As I said, I’ve been working with VAMC for a couple of years now and I think I truly understand their motivations. Don’t get me wrong, they obviously want your business and having people come to a blog will potentially drive potential customers to their products, but I talk with these guys almost daily and they’ve NEVER asked me to plug their mortgages or other products. I have provided them with humorous videos explaining why VAMC support of YouServed and the milblogging community is so important. I also plan to record something for them about my experiences using their products.

VAMC honestly just wants to support the military community. They recently supported a “Milblogger Bailout” where they paid for bloggers on third-party domains like Blogger.com and WordPress.com to purchase their own domain name and provided one year of paid hosting for it – no strings attached. This conference marks the second time they have paid to send bloggers to a Milblog Conference to write about the event. I just think the employees at VAMC are supportive of our troops. They believe in the purpose of our bloggers, as discussed during the conference, to tell the military story. They agree that without us, America and the world would be oblivious. Because of us, the entire Department of Defense and two White House administrations have taken notice. They truly want to support that and if they happen to get an extra customer or two, the better, but I don’t think that is an overwhelming motivation. I could be wrong, but my experience doesn’t prove that.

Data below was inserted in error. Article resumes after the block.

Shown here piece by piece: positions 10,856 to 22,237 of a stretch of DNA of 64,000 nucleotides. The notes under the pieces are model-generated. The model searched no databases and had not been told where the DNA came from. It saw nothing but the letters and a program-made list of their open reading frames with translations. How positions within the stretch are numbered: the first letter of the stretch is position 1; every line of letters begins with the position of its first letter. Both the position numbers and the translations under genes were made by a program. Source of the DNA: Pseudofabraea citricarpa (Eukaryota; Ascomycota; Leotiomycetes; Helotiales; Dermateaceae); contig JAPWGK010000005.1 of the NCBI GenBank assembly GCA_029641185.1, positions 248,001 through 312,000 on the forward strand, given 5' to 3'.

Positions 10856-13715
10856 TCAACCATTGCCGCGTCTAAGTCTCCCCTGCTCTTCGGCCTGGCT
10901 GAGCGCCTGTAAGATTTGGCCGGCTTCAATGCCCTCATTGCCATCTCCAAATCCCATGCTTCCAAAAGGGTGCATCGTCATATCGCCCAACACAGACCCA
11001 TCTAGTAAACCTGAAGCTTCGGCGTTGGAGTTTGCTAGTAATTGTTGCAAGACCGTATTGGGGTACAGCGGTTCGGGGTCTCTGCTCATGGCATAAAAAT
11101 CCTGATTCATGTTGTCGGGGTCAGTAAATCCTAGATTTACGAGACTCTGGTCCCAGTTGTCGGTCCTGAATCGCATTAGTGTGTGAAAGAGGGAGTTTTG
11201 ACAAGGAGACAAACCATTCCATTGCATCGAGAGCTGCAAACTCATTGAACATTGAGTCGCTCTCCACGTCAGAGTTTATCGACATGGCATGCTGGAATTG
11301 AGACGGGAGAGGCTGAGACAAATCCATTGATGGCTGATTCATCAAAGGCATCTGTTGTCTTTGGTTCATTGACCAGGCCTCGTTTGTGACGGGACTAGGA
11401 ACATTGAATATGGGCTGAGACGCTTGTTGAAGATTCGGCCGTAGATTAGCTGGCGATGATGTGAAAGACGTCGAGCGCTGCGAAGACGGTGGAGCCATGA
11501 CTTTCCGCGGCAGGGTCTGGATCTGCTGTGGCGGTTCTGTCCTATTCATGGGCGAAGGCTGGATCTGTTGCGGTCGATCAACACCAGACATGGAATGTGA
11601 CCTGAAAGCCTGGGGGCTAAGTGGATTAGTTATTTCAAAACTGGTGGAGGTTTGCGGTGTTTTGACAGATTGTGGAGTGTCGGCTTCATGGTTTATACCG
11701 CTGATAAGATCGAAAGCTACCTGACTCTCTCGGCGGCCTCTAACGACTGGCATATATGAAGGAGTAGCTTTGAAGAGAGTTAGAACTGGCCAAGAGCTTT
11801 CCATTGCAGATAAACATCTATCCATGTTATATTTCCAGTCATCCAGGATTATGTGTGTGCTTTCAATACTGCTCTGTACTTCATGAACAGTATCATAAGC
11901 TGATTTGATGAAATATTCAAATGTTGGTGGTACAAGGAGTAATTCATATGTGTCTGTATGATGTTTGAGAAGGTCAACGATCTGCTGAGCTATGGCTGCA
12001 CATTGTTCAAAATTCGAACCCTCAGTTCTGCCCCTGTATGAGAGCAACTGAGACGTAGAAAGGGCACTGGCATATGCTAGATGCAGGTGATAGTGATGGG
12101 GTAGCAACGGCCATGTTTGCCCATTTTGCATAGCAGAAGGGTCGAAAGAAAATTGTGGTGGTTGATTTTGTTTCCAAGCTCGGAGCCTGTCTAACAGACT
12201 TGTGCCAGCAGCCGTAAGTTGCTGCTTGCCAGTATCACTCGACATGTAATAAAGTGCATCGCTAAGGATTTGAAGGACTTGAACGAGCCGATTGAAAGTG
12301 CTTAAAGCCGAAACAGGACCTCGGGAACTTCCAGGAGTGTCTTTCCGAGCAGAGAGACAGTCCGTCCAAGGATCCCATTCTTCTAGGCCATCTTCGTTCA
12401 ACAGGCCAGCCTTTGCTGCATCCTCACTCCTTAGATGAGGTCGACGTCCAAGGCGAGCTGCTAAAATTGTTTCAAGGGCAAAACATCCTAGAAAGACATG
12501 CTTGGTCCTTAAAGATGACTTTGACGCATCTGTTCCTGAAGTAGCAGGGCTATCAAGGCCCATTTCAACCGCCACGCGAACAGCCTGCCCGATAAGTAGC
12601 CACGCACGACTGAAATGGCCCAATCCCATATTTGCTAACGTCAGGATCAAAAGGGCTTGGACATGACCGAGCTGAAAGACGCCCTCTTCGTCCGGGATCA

Okay, enough of that unpaid advertisement! Hehe. Now, on to another unpaid announcement:

I was so excited to see GreatAmericans.com as a sponsor at the conference. Matt Daniels, Greg Schindler and the rest of the company are showing the internet how to do it right. Whereas Ranger Up figured out how to do t-shirts and other apparel right, Great Americans have broken the mold on online videos. Their website is the epitome of inspiration, motivation and espirit de corps. It’s full of 100% positive and uplifting videos about America’s heroes in the armed forces, police force, firefighters, and other uniformed (and some non-uniformed) services. My frustration with YouTube is the utter negativity that is pervasive on the site. I hate that some of my videos get “associated” with anti-war or completely contrary videos.

I’ll have more from the conference in my next post. I think I’ve gone on long enough here for those that are still awake.